Variability in the El Niño-Southern Oscillation through a glacial-interglacial cycle
Tudhope, Alexander W., Colin P., Chilcott, McCulloch, Malcolm T., Cook, Edward R., Chappell, John, Ellam, Robert M., Lea, David W., M. Lough, Janice, and Graham B., Shimmield (2001) Variability in the El Niño-Southern Oscillation through a glacial-interglacial cycle. Science, 291 (5508). pp. 1511-1517.
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The El Niño-Southern Oscillation (ENSO) is the most potent source of interannual climate variability. Uncertainty surrounding the impact of greenhouse warming on ENSO strength and frequency has stimulated efforts to develop a better understanding of the sensitivity of ENSO to climate change. Here we use annually banded corals from Papua New Guinea to show that ENSO has existed for the past 130,000 years, operating even during "glacial" times of substantially reduced regional and global temperature and changed solar forcing. However, we also find that during the 20th century ENSO has been strong compared with ENSO of previous cool (glacial) and warm (interglacial) times. The observed pattern of change in amplitude may be due to the combined effects of ENSO dampening during cool glacial conditions and ENSO forcing by precessional orbital variations.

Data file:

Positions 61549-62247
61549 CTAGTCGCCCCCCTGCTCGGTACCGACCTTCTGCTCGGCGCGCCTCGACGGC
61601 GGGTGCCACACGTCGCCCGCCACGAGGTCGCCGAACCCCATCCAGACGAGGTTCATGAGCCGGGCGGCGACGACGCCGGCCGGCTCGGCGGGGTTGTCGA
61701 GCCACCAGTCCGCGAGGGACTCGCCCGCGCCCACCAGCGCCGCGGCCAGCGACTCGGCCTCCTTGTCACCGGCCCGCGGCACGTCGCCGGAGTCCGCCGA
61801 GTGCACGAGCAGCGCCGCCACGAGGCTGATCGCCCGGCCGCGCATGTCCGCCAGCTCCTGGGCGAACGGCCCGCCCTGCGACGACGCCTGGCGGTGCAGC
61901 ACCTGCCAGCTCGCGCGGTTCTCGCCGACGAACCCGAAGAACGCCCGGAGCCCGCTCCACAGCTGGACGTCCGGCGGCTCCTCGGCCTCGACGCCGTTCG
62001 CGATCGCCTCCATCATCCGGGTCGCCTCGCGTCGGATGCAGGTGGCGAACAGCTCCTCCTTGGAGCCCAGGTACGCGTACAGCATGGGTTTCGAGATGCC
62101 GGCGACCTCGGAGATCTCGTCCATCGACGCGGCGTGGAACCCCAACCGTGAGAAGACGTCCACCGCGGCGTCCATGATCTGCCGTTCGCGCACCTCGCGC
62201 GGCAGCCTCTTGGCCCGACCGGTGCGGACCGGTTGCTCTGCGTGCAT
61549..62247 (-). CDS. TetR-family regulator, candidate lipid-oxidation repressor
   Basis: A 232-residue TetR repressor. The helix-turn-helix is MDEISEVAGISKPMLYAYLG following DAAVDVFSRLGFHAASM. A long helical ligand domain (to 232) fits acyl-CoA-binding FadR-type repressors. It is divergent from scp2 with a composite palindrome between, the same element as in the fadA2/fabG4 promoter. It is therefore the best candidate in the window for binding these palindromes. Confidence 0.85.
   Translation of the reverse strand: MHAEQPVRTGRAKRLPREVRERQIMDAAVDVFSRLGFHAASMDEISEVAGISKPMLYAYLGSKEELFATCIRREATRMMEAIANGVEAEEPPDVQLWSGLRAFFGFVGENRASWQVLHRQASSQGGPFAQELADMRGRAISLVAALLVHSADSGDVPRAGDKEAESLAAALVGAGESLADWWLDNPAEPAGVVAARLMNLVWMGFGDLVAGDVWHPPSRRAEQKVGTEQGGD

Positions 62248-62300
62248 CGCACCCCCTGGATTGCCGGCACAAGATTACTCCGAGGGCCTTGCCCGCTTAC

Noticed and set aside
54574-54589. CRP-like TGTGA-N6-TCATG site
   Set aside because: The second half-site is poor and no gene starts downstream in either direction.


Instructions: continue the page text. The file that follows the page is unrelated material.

|Item Type:||Article (Refereed Research - C1)|
|Keywords:||El Niño Southern Oscillation, ENSO, climate, interannual variability, temperature, solar forcing, glacial-interglacial cycles, coral bands, Porites|
|FoR Codes:||04 EARTH SCIENCES > 0405 Oceanography > 040501 Biological Oceanography @ 0%|
04 EARTH SCIENCES @ 0%
|Deposited On:||01 Jun 2007|
|Last Modified:||13 Feb 2011 22:21|
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